N5 Grammar – Japanese adverbs, linking adjectives, and talking about ‘one of a group’

Welcome everyone, this is Mac with another N5 Grammar Lesson from JLPT Boot Camp. Last episode, we learned about how to talk and ask about locations and directions. Today, we are going learn a few more uses for adjectives. We are going to look at a few, very short exchanges. Let’s give it a try.

Conversation 1 (0:22)

Yu is late meeting Matt to go shopping. They are friends so they will be speaking casually.

Yu:   ごめん、おそく なった。
           Gomen, osoku natta.
           Sorry, I’m, late.

Matt: だいじょうぶ。
             Daijoubu.
             (It’s) okay.

Breaking that down, Yu says ごめん, a casual way to say sorry, おそく, the adverb form of おそい, late, なった, past casual from of なる, to become. All together, she literally says “sorry, (I) became late”, but of course a more natural translation would be “sorry, I’m late”.

Matt responds with だいじょうぶ, okay. Matt is pretty easy going.

Now, Yu was using the adverb form of an adjective. Adverbs can be used to describe verbs. Making this form is easy, for い-adjectives, just cut off the final い and add く. For な-adjectives, we just add the に particle. Let’s give it a quick try. Can you say “I run fast”? “To run” in Japanese is はしる. And fast is はやい.

わたしは はやく はしります。
Watashiwa hayaku hashirimasu.
I run fast.

Exactly! はやい is an い-adjective, so we need to cut off the final い and add く to make the adverb here.

Let’s try another one. Can you say “I speak Japanese skillfully”? The word for skilled in Japanese is 上手じょうず.

わたしは 日本語にほんごを 上手じょうずに はなします。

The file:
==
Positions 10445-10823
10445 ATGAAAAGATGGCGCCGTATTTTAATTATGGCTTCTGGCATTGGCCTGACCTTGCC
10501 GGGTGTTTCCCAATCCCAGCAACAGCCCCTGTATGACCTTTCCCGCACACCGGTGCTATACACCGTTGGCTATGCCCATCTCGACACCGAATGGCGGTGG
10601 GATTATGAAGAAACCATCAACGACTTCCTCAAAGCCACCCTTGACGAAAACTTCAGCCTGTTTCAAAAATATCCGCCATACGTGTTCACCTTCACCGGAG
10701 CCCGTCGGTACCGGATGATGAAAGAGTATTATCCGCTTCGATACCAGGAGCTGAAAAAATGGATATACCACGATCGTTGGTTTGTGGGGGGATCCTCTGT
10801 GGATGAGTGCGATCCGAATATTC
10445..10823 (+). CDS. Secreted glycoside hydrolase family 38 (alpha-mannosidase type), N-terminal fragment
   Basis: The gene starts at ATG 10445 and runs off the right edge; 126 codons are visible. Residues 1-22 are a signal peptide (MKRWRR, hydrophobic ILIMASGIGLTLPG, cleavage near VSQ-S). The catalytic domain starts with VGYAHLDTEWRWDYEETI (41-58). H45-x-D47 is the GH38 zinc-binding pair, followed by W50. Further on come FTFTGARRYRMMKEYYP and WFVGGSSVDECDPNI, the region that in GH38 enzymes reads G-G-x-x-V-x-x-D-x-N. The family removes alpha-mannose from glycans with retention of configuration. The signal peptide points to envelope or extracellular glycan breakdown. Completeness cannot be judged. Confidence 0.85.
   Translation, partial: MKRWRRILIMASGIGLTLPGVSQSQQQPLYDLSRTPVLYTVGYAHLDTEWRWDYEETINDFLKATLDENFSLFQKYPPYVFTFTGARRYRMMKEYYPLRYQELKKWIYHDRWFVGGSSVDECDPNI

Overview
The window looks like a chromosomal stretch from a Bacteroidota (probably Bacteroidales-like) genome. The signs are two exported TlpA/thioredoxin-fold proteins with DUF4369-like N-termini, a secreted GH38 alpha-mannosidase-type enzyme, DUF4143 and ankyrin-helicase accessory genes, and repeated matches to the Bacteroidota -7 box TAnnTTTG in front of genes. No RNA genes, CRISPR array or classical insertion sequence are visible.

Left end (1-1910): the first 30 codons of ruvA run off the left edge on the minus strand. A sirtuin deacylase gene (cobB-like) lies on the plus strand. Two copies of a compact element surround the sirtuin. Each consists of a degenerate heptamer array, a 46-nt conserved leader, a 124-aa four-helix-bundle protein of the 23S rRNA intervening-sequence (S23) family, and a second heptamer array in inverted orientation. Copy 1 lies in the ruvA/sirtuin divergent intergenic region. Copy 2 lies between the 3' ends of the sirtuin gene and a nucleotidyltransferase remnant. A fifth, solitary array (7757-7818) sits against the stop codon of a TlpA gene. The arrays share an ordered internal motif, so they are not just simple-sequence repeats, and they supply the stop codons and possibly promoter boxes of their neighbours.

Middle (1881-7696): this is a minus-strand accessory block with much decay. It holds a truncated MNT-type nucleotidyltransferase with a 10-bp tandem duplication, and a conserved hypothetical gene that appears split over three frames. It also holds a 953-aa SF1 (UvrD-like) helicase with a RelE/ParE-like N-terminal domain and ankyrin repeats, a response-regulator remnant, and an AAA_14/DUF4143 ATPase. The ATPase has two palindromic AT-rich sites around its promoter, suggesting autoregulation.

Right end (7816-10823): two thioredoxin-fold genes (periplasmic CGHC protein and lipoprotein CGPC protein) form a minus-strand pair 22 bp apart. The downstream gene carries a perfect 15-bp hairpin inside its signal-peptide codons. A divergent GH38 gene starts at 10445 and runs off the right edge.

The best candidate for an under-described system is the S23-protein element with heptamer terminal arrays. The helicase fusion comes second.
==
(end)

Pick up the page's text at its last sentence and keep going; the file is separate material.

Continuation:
Watashiwa nihongowo jyouzuni hanashimasu.
I speak Japanese skillfully.

Exactly! 上手 is a な-adjective so we need to add に to make it an adverb.

Conversation 2 (2:38)

Let’s go back to Matt and Yu at the store. And again, they are speaking casually.

Matt:   ピンクで あかるいシャツが すき。
               Pinkude akaruishatsuga suki.
              (I) like the pink bright shirt.

Yu:       ああ、わたしは すきじゃない。
               Aa, watashiwa sukijanai.
              Ah, I don’t like (it).

Breaking that down, Yu says ピンク, pink, で, a particle used to link adjectives, あかるい, bright, シャツ, shirt, が, the subject marking particle, and finally すき, liked. All together, she says “(I) like the pink and bright shirt”.

Matt responds with ああ, a word used for hesitation, わたし, I, は, the topic marking particle, and finally すきじゃない, not liked. All together, he is saying “Uhh, I don’t like (it)”.

Yu was using the で particle to link two adjectives together. The adjective ピンク is a な-adjective, so she used で. But for い-adjectives, you cut off the い and add くて. This form is also sometimes called the て-form of an adjective. You can’t throw together any old two adjectives together though. You can’t have a negative adjective with a positive one for example. The two adjectives need to have the same connotation or feeling. For more details be sure to check the PDF on this point.

Let’s give it a try, shall we? Can you say ‘this place is big and expensive’? Now, in Japanese, people often refer to a place they live or an apartment as a room – へや, so let’s use that for this sentence.

このへやは おおきくて たかいです。
Konoheyawa ookikute takaidesu.
Konoheyawa ookikute takaidesu.

Exactly! このへやは, this room, 大きくて, big, 高い, expensive, and finally です, the copula.

Let’s try another one. Can you say “a pretty and interesting person”. Interesting is おもしろい in Japanese.

きれいで おもしろいひとです。
Kireide  omoshiroihitodesu.
A pretty and interesting person.

Exactly! きれい, pretty, is な-adjective, so we add で to it so that we can link it to おもしろい.

Conversation 3 (5:12)

Let’s go back to Matt and Yu who are about to finish up their shopping. Again, this is casual.

Matt:   わたしは あおいのが すき。
                        Watashiwa aoinoga suki.
                       I like the blue one.

Clerk:           それは よくないよ。
                         Sorewa yokunaiyo.
                        That isn’t good.

Breaking that down, Matt says わたし, I, は, the topic marking particle, あおいの, blue one, が, the subject marking particle, and finally すき, liked. All together, he is saying “I like the blue one”.

Yu responds with それ, that, は, the topic marking particle, よくない, not good, and finally よ, a particle used for emphasis.